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20 July 2021


SUBJECTS: Vaccine access for NDIS participants and their carers
KYLIE BAXTER, HOST: Bill Shorten, Federal Labor spokesperson for the National Disability Insurance Scheme, has just called in, concerned that Tasmanians living with a disability are still waiting for a COVID vaccination. Good afternoon, Bill, how are you?
BILL SHORTEN, MEMBER FOR MARIBYRNONG: Good, Kylie, can you hear me well, is that okay?
BAXTER: Yes, the line's not too bad. What are your concerns in relation to the vaccines?
SHORTEN: The Morrison Government promised that people who work with people with disabilities and people with severe disabilities would all be vaccinated by Easter of this year. Clearly, that hasn't happened. And the problem is for people with disabilities, even though everyone else was able to go out when lockdown finishes, a lot of people with disability is still scared to leave because they have reduced immunities. And also, when a carer can't turn up to look after a person, that's a disaster for the person with disability. So, they should just be at the front of the queue and they’re not.
BAXTER: You are slightly low there on your levels, if you can come off speaker phone by chance, perhaps that's not possible. Maybe you're driving and you're not able to.
SHORTEN: I’ve pulled over safely.
BAXTER: Yeah. Okay, fantastic. Yeah, that sounds better. So, do you feel that that option has not existed? We just heard the premier, Peter Gutwein, saying that people can book for vaccinations, that there are plenty of spots around Tasmania for people in that situation.
SHORTEN: Well, that's true. But first of all, Tasmania, despite its relative small size compared to Queensland and Western Australia, has many remote communities. So, it's not always easy for people with disabilities to get around. If you've got a mobility impairment, it's just not that easy. I'm not trying to make trouble, but the point is, people with disability were promised that the feds would come in and help them in their group accommodation. I know of disability support workers who are in their own time, under their own steam, getting a jab at their own cost, just to make sure that the people they're caring for are okay. But for people in group accommodation, this is scary. It's a real problem. And just simply saying, book yourself in and wheel yourself down to the doctor isn't always an option, is it?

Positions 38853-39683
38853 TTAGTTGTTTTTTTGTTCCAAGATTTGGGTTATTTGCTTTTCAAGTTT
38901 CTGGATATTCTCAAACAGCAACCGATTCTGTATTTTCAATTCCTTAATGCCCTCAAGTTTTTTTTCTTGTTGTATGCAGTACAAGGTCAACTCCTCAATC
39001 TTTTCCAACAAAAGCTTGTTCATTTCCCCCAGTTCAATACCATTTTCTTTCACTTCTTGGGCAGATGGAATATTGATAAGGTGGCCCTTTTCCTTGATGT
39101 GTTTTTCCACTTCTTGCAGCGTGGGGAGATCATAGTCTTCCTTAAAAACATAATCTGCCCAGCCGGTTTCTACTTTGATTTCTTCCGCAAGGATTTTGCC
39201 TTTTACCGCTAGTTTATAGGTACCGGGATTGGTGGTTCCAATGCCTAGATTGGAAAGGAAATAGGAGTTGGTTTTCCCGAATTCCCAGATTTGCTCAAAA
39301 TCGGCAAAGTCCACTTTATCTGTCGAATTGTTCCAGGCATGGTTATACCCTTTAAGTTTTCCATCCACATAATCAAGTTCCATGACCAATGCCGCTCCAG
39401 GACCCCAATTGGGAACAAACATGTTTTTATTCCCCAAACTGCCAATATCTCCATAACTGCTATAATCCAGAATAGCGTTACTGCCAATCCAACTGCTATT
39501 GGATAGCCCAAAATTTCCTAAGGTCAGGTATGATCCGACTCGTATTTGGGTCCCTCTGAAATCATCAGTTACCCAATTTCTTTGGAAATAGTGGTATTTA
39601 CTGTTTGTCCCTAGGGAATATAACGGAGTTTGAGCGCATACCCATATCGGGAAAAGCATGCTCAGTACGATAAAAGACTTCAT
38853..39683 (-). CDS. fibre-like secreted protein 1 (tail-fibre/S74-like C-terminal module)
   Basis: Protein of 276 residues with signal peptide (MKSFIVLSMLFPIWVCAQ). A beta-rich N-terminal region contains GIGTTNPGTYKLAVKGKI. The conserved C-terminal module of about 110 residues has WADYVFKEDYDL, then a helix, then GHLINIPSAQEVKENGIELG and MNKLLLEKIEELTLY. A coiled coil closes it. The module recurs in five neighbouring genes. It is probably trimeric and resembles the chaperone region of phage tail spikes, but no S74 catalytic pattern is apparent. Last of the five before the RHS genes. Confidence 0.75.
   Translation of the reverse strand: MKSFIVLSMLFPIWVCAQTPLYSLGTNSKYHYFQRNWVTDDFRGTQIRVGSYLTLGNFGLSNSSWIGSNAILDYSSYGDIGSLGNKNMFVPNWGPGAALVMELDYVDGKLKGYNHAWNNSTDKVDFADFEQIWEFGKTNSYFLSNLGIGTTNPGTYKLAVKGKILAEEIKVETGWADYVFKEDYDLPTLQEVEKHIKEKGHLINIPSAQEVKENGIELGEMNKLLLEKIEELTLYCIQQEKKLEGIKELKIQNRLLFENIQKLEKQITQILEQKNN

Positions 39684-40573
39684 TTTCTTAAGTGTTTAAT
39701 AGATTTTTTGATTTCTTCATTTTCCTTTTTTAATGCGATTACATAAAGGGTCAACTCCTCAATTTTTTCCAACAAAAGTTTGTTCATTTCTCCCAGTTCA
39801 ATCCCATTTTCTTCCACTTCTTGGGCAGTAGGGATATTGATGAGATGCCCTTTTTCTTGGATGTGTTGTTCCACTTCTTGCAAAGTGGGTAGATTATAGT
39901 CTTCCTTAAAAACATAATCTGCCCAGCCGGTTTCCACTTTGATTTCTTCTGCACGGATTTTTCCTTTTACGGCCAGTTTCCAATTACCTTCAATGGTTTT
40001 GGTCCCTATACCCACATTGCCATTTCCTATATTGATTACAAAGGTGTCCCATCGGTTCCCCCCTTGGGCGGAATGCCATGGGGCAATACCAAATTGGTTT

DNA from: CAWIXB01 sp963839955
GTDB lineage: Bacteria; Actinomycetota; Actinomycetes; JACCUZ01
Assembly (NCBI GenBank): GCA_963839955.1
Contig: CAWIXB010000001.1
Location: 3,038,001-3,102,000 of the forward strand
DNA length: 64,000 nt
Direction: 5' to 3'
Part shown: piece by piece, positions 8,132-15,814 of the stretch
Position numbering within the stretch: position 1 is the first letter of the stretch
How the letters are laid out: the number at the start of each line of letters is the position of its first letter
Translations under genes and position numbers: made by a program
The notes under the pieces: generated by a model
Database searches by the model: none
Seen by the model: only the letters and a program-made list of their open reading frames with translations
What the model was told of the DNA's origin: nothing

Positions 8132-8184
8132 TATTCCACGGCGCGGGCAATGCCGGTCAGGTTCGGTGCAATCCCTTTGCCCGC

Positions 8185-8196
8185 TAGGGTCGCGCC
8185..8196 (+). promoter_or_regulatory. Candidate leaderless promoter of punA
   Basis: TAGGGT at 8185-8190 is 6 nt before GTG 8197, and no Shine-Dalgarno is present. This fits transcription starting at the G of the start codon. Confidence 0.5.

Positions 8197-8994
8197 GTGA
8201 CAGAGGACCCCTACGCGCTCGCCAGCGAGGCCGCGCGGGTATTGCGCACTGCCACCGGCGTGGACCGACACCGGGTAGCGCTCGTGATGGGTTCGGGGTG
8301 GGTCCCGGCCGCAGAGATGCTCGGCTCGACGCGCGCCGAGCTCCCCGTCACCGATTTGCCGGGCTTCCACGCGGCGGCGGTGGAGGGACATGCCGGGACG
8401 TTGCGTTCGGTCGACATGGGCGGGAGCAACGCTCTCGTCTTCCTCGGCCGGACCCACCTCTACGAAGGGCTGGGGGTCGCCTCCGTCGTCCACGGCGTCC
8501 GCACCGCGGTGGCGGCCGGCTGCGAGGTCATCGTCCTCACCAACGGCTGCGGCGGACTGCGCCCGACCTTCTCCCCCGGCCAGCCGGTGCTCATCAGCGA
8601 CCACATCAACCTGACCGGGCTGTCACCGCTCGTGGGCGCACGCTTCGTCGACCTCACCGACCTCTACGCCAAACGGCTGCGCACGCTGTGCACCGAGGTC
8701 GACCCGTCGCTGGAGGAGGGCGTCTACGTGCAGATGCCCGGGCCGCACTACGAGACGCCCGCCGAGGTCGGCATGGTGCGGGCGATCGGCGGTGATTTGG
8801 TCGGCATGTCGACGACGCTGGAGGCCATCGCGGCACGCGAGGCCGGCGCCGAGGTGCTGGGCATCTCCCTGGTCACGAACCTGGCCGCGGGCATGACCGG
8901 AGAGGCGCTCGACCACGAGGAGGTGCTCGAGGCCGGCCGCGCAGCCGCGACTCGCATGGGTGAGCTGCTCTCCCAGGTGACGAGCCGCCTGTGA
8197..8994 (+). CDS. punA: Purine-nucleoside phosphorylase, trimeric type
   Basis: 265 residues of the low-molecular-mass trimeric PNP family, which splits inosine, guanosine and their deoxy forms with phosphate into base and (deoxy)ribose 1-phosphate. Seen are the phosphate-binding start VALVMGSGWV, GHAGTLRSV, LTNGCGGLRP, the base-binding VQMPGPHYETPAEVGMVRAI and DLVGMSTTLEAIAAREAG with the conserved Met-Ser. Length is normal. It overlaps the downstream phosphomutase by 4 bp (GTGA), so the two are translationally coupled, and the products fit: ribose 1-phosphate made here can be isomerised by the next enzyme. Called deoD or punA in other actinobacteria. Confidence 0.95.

BAXTER: Yeah. So, you're saying it's not quite as easy as that. You really need to have mobile clinics attending these places and people can't just get out, get in and make those appointments.
SHORTEN: Frankly, the GP services work well for middle class people. You can get in, you know, if you get around. But if you're in a very disadvantaged group and mobility is hard and you're scared of going out, well, that's where I think – and it's not the state government I'm particularly blaming here, but the feds promised they would deliver teams to go and inject people and, you know, and test people and vaccinate people. And I just that's not happening fast enough. And we're going to have lockdowns until we get a big percentage of our population vaccinated. And disabled people need that bit of extra support, don't they?
BAXTER: Yeah. We appreciate you calling in with your thoughts today.
SHORTEN: Thanks, Kylie. Thanks for keeping attention on the issue. It’s the only way things will get better.
BAXTER: Bill Shorten, Federal Labor spokesperson for the National Disability Insurance Scheme, concerned that Tasmanians living with a disability are still waiting for COVID vaccination and that appointments might be able to be made, but it's not that easy to get to those appointments.